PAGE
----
Verónica Couto Antelo
“There are comparative grievances on the cost of living and University fees during the PhD” explains Sara Reverté
The CREAF ecologist has participated in a series of interviews by the English journal Functional Ecology to researchers from all over the world to learn about their experiences during the PhD and to understand how it works in each country.
According to a study published recently in the journal PNAS, climate change has caused forests to alter the way they grow, in that they only take advantage of the fertilizing effect of carbon dioxide (CO2) to grow faster if they have plenty of water.
Partially managing rivers to make them cleaner only by reducing the amount of phosphorus and phytoplankton, can entail undesirable changes throughout the ecosystem due to a nutrient imbalance. This is the main result of a study by researchers Carles Ibáñez at IRTA and Josep Peñuelas, CSIC researcher at CREAF, which was published by Science.
According to a study published yesterday in the Nature Climate Change journal, the capacity of terrestrial ecosystems to absorb carbon dioxide (CO2) increased between 1994 and 2014. The study highlights the need to protect tropical forests, as their carbon sequestration rate has risen more than that of any other type of forest over the last few years.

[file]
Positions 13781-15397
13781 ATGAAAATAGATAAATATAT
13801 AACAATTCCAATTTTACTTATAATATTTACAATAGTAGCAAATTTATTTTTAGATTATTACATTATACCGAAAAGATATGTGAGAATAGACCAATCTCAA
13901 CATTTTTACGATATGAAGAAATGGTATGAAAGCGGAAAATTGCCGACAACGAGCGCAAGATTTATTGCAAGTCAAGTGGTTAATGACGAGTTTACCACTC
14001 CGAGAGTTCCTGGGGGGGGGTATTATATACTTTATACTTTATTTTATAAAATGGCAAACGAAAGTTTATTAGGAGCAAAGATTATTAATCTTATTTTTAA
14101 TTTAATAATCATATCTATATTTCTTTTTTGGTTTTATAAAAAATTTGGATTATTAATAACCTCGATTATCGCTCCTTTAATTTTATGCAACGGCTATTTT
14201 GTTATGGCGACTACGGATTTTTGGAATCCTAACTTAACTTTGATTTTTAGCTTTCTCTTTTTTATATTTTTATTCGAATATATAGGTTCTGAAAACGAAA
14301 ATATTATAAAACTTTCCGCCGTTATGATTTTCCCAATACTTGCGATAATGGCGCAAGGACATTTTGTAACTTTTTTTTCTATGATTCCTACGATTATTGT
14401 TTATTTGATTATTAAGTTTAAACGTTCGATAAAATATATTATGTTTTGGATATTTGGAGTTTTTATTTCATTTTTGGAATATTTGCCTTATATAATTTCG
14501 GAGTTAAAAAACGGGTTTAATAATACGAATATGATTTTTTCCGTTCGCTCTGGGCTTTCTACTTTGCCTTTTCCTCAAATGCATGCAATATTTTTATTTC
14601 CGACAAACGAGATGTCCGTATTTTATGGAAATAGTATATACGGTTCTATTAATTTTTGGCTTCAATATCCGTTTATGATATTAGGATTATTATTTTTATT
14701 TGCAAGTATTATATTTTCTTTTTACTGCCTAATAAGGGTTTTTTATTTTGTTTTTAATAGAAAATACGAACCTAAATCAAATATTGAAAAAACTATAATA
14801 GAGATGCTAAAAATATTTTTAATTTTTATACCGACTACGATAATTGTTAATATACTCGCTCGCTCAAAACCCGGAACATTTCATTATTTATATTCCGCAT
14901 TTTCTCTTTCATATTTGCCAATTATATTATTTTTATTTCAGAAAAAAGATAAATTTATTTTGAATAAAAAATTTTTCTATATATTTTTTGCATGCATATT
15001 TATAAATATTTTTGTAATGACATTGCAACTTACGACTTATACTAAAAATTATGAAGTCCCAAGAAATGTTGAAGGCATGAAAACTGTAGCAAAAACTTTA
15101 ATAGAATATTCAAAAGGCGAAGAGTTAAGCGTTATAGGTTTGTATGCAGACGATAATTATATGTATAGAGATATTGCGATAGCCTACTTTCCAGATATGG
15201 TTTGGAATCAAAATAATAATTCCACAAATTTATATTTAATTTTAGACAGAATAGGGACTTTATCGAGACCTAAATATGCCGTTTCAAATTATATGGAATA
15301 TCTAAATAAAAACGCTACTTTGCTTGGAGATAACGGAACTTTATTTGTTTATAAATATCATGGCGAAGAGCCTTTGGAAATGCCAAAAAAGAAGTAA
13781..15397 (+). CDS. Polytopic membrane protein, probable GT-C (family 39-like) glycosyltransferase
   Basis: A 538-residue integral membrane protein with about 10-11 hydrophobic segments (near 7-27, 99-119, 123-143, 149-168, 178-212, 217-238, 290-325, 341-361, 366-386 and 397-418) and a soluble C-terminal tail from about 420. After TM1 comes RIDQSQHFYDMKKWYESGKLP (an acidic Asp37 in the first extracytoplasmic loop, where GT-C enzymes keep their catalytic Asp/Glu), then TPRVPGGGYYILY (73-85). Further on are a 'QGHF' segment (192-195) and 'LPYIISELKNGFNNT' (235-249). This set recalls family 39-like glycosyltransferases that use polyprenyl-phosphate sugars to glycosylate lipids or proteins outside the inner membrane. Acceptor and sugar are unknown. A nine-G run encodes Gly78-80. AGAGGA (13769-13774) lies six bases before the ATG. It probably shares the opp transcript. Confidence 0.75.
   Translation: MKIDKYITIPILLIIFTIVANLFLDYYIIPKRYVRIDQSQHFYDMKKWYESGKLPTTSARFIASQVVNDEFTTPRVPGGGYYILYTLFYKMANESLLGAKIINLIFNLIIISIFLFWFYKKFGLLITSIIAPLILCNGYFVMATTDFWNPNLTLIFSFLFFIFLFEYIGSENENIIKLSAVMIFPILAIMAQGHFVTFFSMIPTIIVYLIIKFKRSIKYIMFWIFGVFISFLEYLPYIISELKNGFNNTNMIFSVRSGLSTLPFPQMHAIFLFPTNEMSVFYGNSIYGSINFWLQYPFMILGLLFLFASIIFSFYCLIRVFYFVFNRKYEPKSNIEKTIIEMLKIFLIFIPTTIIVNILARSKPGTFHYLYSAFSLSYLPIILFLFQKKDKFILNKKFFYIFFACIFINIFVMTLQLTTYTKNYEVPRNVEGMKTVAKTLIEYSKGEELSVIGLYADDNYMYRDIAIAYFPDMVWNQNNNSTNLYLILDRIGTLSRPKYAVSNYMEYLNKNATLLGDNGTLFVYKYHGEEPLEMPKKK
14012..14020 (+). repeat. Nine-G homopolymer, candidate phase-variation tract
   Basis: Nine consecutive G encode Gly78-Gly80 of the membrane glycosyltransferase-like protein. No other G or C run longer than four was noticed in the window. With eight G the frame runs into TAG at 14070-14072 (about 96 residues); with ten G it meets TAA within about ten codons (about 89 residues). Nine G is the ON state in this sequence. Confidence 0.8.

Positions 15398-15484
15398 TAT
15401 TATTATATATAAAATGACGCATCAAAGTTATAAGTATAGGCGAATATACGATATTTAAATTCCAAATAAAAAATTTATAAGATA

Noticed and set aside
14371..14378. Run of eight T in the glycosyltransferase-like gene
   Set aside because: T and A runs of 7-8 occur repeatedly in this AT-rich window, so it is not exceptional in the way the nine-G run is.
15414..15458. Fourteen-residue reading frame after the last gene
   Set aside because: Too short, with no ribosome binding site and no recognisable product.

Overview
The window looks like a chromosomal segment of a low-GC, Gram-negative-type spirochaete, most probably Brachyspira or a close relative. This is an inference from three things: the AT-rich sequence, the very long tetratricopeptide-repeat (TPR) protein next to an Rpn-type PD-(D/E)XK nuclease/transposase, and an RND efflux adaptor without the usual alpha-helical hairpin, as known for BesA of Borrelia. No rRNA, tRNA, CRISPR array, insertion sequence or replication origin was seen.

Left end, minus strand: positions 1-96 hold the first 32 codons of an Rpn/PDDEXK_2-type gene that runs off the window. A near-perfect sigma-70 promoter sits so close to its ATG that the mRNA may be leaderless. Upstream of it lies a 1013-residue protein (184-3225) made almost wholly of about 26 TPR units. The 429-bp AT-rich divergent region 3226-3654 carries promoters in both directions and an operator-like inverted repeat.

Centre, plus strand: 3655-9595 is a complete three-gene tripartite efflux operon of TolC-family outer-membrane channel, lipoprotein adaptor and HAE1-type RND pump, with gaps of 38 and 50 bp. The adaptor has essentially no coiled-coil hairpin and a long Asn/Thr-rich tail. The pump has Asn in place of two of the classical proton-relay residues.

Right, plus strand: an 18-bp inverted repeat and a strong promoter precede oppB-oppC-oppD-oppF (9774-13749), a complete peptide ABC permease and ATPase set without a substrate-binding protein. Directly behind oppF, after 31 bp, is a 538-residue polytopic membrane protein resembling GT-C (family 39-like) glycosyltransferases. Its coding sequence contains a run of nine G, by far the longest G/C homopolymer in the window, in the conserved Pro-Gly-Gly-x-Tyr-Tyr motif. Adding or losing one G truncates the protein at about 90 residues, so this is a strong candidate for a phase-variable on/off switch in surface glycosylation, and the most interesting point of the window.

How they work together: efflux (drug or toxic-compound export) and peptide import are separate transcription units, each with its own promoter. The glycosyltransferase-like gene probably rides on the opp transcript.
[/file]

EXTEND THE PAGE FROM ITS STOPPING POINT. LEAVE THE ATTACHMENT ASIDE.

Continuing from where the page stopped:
“With the urban population set to grow by 56% by 2050, we need to make cities greener to protect biodiversity”
We interviewed Yolanda Melero, holder of a PhD in biology, whose studies have revolved around the behaviour and dynamics of American mink populations. At CREAF she is continuing to investigate how animal populations function, but is now focusing on butterflies to learn about biodiversity-friendly city design.